“Beautiful. Y’all have the prettiest nails in town.”
“And we’re watchin’ a movie,” Presley says, scooting closer toward Sofia. “The Lion King.”
“The Lion King, huh? Don’t think I’ve seen that one yet.”
I climb on the bed as a montage begins on the screen—two lions having a date in the jungle.
“How’d it go?” Sofia asks quietly, passing me a bowl of popcorn.
My eyes tell her everything I can’t say. “It went.”
Presley leans her head against my chest and I settle in, kissing the top of her head—enjoying having her close. I glance over at Sofia as she places a piece of popcorn on her tongue, licking butter from her pretty pink fingertip. And there’s something about the whole thing—her, here in my bed, with my sister, my daughter—that feels warm and right, and makes her look even more beautiful that I’ve always thought she was.
“I want a Simba of my own one day,” my sister sighs. “Some strong, hairy man who’ll roll around on the jungle floor with me.”
I frown at Mary. “I don’t even know how in the hell I’m supposed to respond to that.”
“Not me,” Presley says disgustedly. “All the boys I know are short. And ugly.”
I pat her head. “That’s right—all boys are short and ugly. Like trolls.”
Sofia laughs at my troll face.
Presley nods. “I do like this song, though.”
Sofia practically squeals when she hears that. “Oh my God, Elton John—best singer ever! If your daddy says it’s okay, I’ll download all of his greatest songs for you.”
My daughter’s big blue eyes look to me for affirmation.
“Daddy says it’s okay.”
And I get a hug in return.
With my arm across the pillows at our backs, my hand rests just beside Sofia’s head—close enough to touch her. So I do—massaging her scalp, running my fingers through the soft, dark strands of her hair, relishing the feel of them sliding over my palm.
She leans her head into my touch with a contented sigh. And together, we all watch the rest of the movie.
About ten o’clock the next night, we pull into to my brother’s trailer lot, among a sea of pickup trucks. It’s like spring break in the country—teenage kids everywhere. Mary and Marshall disappear into the throng of red-plastic-cup-holding, walking, talking hormones. Sofia pauses to look around as we walk up the path to the door—twinkling lights sparkle in the trees, a full moon hangs in the sky, Led Zeppelin floats out from somewhere in the back.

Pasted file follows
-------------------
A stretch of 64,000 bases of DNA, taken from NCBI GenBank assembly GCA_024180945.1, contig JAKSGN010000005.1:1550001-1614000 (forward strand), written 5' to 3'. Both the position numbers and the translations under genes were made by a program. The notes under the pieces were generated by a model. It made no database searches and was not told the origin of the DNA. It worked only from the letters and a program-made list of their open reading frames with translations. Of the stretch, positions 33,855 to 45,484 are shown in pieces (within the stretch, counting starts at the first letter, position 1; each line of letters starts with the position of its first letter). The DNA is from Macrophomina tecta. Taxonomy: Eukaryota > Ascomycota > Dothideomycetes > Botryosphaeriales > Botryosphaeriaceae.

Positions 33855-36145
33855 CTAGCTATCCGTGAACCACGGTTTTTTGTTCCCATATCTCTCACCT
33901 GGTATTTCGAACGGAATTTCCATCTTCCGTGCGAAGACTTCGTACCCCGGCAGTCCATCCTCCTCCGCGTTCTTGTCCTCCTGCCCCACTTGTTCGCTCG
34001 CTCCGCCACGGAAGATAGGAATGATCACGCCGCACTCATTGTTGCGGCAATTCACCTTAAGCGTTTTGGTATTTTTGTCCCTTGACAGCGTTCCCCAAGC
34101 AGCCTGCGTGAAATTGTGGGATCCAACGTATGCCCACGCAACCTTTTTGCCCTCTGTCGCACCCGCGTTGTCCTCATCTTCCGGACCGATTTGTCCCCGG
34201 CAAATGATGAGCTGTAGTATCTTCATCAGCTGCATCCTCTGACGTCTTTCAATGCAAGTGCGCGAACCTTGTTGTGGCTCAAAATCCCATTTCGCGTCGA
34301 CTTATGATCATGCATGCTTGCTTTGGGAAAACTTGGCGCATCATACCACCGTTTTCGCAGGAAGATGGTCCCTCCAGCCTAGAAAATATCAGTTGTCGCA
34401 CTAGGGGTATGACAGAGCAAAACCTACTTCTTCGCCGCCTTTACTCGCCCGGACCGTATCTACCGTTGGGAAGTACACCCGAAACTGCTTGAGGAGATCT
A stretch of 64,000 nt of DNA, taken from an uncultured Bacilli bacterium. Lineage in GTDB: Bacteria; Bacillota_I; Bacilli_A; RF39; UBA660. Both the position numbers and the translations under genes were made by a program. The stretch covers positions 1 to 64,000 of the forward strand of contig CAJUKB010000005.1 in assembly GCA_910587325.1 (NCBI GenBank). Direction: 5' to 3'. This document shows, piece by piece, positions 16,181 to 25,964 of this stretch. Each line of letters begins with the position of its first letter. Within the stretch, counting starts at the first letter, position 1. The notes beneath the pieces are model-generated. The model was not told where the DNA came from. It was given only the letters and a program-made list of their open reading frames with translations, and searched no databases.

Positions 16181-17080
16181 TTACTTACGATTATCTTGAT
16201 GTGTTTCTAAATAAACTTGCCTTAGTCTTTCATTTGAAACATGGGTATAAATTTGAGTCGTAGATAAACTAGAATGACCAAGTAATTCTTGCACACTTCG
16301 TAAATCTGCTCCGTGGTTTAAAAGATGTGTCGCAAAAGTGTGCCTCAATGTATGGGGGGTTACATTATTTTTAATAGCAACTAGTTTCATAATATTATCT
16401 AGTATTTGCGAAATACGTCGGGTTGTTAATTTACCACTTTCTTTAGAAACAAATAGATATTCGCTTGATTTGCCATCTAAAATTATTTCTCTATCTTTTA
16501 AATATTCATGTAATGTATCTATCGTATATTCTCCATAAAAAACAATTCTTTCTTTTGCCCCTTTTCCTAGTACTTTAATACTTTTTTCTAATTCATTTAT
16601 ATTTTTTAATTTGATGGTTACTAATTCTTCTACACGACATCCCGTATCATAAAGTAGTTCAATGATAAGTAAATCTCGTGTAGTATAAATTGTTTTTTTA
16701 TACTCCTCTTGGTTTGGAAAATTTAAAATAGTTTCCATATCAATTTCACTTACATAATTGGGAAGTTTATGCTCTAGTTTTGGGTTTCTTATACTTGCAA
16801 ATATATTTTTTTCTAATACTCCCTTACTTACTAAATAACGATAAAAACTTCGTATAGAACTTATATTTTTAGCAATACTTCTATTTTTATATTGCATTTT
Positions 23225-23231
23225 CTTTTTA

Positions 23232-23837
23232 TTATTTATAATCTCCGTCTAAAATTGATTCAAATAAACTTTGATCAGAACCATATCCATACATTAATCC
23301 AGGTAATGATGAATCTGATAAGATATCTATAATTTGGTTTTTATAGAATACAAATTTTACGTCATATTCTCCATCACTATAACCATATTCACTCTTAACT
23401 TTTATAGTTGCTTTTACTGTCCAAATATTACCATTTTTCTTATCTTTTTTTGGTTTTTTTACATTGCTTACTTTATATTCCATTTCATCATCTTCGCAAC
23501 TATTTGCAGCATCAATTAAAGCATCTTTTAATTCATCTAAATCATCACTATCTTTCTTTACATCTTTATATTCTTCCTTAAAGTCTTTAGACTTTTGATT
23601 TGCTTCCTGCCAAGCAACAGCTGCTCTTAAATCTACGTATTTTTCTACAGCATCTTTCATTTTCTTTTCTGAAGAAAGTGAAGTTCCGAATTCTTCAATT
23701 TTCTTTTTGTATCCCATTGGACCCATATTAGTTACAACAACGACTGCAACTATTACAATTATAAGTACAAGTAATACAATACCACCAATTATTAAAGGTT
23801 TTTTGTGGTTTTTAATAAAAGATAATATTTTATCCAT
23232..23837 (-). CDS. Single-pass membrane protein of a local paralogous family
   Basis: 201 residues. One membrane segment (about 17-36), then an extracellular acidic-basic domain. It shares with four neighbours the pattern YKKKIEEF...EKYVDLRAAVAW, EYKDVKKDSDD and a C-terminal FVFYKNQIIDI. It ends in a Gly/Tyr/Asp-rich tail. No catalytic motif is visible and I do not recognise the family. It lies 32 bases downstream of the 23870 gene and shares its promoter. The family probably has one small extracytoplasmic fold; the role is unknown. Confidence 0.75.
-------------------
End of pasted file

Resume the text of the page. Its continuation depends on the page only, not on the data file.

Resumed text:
“It’s nice here,” she says. “Peaceful.”
While she’s checking out the compound, I check her out—again. She looks drop-dead gorgeous in tight, dark blue jeans, knee-high heeled black boots, and a V-neck sleeveless white top that clings in all the right places. Her hair is thick and bouncy, curled at the ends, and a long string of pearls hangs around her neck. My grandmother used to wear pearls—but she never wore them as well as Sofia Santos.
Before I can open the door to the trailer, it’s jerked open for us, and one of my brother’s blond hippie followers—Sadie or Sal—stumbles out. She spots us with happy, glassy eyes.
“Heeey!” She hugs us, smelling like marijuana. “Welcome to the jungle! We’re gonna turn on the Slip ’N Slide down the hill, y’all comin’?”
Sofia smiles indulgently. “Maybe later.”
After hippie girl staggers away, Sofia says, “It’s like college all over again.”
I snort. “Columbia wasn’t anything like this, and I lived in a goddamn fraternity house.”
Just then a guy who looks more my age goes streaking past us—butt-ass naked. I cover Sofia’s eyes. “All right, it is like college all over again.”
We head inside, pushing apart the strings of turquoise beads hanging down in the doorway. A stick of incense burns on a shelf, filling the room with a pungent odor. Carter smiles broadly when he sees us through the crowd of bodies that fills the room to capacity. He hugs me, bare chested except for a tan leather vest and prayer beads. “Welcome. Glad you could make it.” Then he hugs Sofia—for a while. “Let’s get you something to drink.”
Carter gives Sofia a tour of the tricked-out trailer and I’m relieved to see adolescents aren’t the only guests at the party. It’s actually a lot like a high school reunion. Everyone in my graduating class who hasn’t left town—which is pretty much all of them—is here. We catch up, and I proudly introduce them to Sofia. About an hour later, she says in my ear, “I’m going to go outside—get some air.”